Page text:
Reflections of a rehabilitation professional: Nutrition – don’t forget about Vitamin D.

Apart from the needs of those with profound eating/swallowing issues, nutrition was not an important part of my professional life apart from vitamin D. I first came to think about it when I found, working with a community dietitian, that 3 severely disabled patients of mine were Vitamin D deficient – the measurement of serum Vitamin D having just come on stream. Being housebound meant that they lacked adequate vitamin D from sunlight and eating once per week at the local authority day centre didn’t compensate adequately.

It soon became clear to me that many of my patients in the back pain clinic were also vitamin D deficient – with around 40% of my patients having dark skins which reduces the absorption of vitamin D through the skin. Fortunately, this deficiency was seldom enough to cause clinical osteomalacia except on rare occasions.

The onset of a viral pandemic has caused a review of the situation. Working from home with much reduced outdoor activity has stimulated the NHS to recommend routine additional vitamin D supplements during winter months Vitamins and minerals – Vitamin D – NHS

It is important to stress the importance of maximising dietary intake – sources include:-

  • oily fish – such as salmon, sardines, herring and mackerel
  • red meat
  • liver
  • egg yolks
  • fortified foods – such as some fat spreads and breakfast cereals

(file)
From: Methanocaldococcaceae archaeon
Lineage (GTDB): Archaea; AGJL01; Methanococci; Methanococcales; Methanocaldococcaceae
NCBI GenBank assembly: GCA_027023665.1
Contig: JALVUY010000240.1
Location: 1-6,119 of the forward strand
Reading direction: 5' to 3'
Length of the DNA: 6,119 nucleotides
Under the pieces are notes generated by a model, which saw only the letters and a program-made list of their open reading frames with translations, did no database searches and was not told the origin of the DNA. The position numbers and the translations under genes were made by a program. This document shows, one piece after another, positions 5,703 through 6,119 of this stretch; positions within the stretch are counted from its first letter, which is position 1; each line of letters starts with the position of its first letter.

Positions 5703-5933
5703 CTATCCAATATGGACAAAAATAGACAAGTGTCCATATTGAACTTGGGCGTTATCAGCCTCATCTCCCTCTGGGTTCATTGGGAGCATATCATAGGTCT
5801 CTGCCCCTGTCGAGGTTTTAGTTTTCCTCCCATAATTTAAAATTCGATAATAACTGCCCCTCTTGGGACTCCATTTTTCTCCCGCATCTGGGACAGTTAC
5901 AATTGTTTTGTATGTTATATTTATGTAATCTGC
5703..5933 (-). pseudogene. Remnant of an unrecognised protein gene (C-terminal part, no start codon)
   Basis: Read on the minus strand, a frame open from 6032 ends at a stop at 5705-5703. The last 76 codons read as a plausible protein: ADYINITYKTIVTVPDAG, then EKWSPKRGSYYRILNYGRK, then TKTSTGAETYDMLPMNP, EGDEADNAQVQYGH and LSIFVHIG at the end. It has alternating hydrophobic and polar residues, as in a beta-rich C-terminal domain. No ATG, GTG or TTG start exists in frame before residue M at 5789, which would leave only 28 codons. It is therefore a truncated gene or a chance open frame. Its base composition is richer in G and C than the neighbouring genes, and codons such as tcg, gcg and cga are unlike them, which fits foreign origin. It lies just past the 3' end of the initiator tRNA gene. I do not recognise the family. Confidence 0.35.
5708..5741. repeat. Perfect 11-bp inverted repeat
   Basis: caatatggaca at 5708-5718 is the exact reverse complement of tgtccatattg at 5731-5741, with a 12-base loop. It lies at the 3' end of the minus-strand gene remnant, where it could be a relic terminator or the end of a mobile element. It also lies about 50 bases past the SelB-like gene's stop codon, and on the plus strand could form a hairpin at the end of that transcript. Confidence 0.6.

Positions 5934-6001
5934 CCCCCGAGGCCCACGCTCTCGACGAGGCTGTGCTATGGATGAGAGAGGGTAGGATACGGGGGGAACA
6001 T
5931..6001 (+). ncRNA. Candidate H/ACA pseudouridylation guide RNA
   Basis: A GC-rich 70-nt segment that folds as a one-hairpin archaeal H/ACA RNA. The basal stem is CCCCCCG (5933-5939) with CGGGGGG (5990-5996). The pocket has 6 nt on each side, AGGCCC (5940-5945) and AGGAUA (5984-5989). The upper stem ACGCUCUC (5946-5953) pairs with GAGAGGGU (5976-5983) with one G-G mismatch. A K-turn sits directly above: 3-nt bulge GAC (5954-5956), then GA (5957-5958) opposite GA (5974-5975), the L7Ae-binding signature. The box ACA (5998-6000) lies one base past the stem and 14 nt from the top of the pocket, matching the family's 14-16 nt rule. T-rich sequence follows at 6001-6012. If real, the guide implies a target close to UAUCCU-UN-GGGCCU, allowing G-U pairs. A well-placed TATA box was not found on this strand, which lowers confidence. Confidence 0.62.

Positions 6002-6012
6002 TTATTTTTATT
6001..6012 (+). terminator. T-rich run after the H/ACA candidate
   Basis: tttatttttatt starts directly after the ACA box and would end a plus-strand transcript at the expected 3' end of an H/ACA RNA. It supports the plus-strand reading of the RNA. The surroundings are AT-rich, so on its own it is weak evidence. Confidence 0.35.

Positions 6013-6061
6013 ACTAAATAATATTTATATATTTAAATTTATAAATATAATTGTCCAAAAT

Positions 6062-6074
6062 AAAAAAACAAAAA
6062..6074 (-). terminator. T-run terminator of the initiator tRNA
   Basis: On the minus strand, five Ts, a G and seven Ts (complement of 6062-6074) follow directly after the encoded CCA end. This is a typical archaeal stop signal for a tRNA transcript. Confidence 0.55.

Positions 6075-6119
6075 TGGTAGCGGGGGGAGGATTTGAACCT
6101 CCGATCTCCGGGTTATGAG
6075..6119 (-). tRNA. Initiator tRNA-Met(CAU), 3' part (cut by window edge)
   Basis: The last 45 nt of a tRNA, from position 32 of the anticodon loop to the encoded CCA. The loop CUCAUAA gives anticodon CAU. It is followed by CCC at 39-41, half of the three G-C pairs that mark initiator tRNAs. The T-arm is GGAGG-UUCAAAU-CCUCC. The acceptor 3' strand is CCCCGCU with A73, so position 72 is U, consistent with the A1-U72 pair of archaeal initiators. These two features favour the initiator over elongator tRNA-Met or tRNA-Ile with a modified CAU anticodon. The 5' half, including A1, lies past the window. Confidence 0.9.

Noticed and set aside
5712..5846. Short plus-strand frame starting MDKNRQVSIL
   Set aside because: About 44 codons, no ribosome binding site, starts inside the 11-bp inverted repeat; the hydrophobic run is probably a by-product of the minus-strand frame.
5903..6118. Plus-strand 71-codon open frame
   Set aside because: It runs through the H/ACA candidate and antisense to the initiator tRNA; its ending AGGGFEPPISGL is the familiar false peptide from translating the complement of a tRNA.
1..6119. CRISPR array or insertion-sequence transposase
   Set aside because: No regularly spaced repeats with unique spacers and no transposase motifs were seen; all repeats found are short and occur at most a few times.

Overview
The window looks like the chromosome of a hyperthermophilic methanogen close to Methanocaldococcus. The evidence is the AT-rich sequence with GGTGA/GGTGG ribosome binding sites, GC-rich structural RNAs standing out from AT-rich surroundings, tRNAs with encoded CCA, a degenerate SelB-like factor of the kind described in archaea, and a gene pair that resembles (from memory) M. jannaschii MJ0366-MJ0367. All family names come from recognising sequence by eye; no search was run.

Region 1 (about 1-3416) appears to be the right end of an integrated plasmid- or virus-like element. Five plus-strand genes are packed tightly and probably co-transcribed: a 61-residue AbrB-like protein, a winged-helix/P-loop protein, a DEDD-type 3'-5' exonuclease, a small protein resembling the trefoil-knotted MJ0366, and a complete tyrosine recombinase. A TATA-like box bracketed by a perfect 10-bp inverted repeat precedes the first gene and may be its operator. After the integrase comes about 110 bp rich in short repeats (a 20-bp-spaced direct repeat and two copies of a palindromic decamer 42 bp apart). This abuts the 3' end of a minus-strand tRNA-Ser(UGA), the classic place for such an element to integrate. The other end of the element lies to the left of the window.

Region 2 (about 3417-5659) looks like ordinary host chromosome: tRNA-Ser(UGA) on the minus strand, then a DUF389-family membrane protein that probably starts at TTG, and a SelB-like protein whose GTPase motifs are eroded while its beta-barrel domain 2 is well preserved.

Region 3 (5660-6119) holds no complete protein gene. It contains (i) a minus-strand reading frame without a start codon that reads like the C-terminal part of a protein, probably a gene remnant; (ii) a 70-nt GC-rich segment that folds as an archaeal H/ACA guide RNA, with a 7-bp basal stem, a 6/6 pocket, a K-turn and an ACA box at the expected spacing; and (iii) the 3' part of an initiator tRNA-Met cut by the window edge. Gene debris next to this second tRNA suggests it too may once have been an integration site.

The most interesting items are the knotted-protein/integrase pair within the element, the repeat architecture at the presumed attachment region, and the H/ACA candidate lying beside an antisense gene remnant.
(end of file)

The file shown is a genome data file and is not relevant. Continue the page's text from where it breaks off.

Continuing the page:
It is worth noting that these dietary sources may not be readily obtainable for those on low incomes or with poor dietary habits – I hope you all eat oily fish at least once per week?

It poses the question as to how many of our clients are at risk – particularly those whose health issues keep them relatively indoors. These issues may reflect mental health issues (e.g. agoraphobia [1]) as well as conditions causing immobility.  Don’t forget that pregnant and breast-feeding women are at greater risk of vitamin D deficiency.


Our clients may be predisposed to vitamin D deficiency through either lack of dietary intake or inadequate exposure to sunshine. Don’t forget to check whether your clients are taking supplements as recommended by the NHS during the winter months and whether those at risk have discussed this risk with their GP. Supplements (10 micrograms (400 IU) of vitamin D a day) are available over the counter but can also be prescribed.

I am happy to discuss any of the issues raised in these reflections with colleagues who can email me and head the email VRA – professional reflections.

Andrew Frank

Trustee and Past-Chair, VRA

  1. Leak, A., et al., Agoraphobia, back pain and the rheumatic diseases (letter). Br J Rheum, 1989. 28: p. 554-555.